20-Plus Things to Watch in Retail, Part 1
I was most interested in the report’s "20-Plus Things to Watch in Retail" section, which offers a relatively quick rundown of developments in retail, from innovative business models to shifting consumer behaviors to the latest technology launches. In today’s blog post (part one of a two-part series), I’ll recap 10 of these 20-plus things, such as 3-D printing, alternative brand currencies, and click-and-collect shopping. Check out my blog tomorrow for part two, where I'll discuss the remaining 12 things to watch, including the mobile-powered consumer, speedier delivery and variable pricing.
1. 3-D printing reaches retail. Some say additive manufacturing, widely known as 3-D printing, will revolutionize retail as consumers simply produce goods at home. While this scenario is still theoretical, the report said, Tesco is one retailer really investigating how 3-D printing may enable consumers to design items and have them created in-store or get replacement parts printed. eBay's new Exact app also allows users to custom design and then ship 3-D printed accessories.
2. Alternative brand currencies. The report found that more brands are promoting their goods by giving them away in exchange for various consumer actions (and potential word-of-mouth). For example, chocolatier Anthon Berg created a one-day pop-up shop, The Generous Store, which accepted generosity — e.g., a promise to do something nice for a loved one — instead of money for merchandise.
3. Catering to gender fluidity. Mainstream retailers are broadening their styles and color palettes for men, crossing over into themes and accessories traditionally targeted only to women (e.g., florals and bracelets), the report said. In the kids category, two Swedish toy retailers made headlines last year for the gender-neutral images in their catalogs, including a boy playing with a baby doll and a girl shooting a Nerf gun. And when Harrods debuted its huge Toy Kingdom, the iconic London retailer organized toys by theme rather than gender.
4. Click-and-collect shopping. “Click and collect” shopping enables customers to order online and then pick up the goods at a store nearby. The report found that while many grocery retailers offer this service in Europe, only a few U.S. supermarkets are testing the waters, including Ahold’s Peapod. The report predicted that this type of digital-to-physical hybrid model will expand to more categories, including luxury. Burberry, for example, plans to expand the click-and-collect service it's been testing, according to the report.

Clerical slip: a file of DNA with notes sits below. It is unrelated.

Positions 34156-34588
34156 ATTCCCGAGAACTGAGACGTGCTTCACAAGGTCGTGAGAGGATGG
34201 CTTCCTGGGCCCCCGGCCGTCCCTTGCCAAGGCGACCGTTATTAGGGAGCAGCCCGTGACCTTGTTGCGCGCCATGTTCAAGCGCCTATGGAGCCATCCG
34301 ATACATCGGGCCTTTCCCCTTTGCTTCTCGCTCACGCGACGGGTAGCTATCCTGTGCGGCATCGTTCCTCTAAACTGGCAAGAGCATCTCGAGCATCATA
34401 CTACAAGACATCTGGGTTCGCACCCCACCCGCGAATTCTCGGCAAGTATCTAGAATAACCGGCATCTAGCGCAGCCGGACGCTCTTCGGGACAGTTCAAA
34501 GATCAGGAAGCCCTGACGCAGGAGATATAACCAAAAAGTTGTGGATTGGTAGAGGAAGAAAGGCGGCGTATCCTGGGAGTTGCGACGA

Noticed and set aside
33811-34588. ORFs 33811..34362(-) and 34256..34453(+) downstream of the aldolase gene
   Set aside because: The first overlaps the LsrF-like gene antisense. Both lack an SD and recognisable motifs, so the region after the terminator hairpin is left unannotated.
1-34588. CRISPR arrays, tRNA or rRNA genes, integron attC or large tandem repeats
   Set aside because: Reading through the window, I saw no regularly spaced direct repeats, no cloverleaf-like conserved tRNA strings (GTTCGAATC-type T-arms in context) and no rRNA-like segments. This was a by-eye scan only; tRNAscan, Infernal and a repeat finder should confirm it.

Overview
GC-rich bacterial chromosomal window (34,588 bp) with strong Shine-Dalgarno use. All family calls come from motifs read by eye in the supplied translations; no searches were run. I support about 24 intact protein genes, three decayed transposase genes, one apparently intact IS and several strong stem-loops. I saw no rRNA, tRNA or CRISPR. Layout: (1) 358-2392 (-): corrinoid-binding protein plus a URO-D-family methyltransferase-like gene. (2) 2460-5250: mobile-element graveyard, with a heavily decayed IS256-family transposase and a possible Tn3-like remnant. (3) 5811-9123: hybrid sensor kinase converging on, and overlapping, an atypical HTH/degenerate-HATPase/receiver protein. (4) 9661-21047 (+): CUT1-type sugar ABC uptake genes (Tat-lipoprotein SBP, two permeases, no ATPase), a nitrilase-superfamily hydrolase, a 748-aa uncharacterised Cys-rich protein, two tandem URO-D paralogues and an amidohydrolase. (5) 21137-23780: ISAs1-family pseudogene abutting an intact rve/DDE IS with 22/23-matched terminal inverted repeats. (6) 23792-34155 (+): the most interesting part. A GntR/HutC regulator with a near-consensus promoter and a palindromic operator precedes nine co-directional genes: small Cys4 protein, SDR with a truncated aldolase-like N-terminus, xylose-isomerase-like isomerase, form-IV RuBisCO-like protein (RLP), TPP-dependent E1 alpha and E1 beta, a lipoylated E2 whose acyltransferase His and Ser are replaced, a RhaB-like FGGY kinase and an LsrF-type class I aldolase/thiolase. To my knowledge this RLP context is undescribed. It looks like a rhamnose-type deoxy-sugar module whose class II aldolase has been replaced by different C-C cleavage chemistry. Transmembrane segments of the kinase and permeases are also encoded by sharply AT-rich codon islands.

5. Clockless day. Today's consumers want to continue with their lives 24/7, whether it’s eating, shopping, exercising, working, etc. Retailers are expected to cater to those expectations and upside-down schedules, the report said. Macy's and Toys"R"Us, for example, were open around the clock for at least two days leading up to Christmas 2012.
6. Cutting out the middle man. The success of vertically integrated e-commerce players like Warby Parker (eyeglasses), Dollar Shave Club ($1 razor blades), Stella & Dot (jewelry) and Bonobos (menswear) will spur a host of new niche brands that cut out middlemen and sell quality products online at below-market rates, the report forecasts. We’ll see a range of direct-to-consumer upstart challengers as the model extends to more categories, from office supplies (Poppin) to bedding (Crane & Canopy).
7. Decline of Chinese bling. Chinese luxury buyers are moving away from overt displays of wealth and opting for more understated luxury goods and products not intended for public display (e.g., pricey housewares), the report pointed out. Warnaco Group Chief Executive Helen McCluskey has cited designer underwear as an “undeveloped category” in China, the report says.
8. Delivery lockers. Retailers are starting to deploy delivery lockers that enable customers to pick up online orders from nearby locations at convenient times, the report said. The goal is to eliminate consumer barriers to e-commerce and avoid the costs associated with missed deliveries. Amazon.com customers in certain cities can pick up their purchases from lockers located in 7-Eleven stores, chain drugstores and Staples outlets. They can also use the lockers to drop off goods they want to return.
9. For-profit chains, nonprofit stores. Watch for retail chains to test nonprofit endeavors that enable customers to take part by simply consuming as normal, the report noted. Nordstrom's Manhattan concept store, Treasure & Bond, for instance, gives all proceeds to local charities. With growing expectations that brands enhance the communities where they do business, watch for philanthropic stores to gain wider adoption.
10. Geofencing. Look for more brick-and-mortar retailers to launch mobile-based programs that target consumers who are in or within range of one of their stores, the report said. While the technology has been in place for a few years, more retailers will adopt it as a way to combat showrooming and survive in today’s hypercompetitive environment. Best Buy, for instance, uses eBay’s price comparison app RedLaser to show shoppers in-store specials and other relevant information. Skincare brand Kiehl’s sends geofenced texts to opted-in consumers in the vicinity of its stores. And Twitter is planning a service that would show promoted tweets only to those users of its mobile app who are in a specified radius.
Check back tomorrow for part two of this blog series.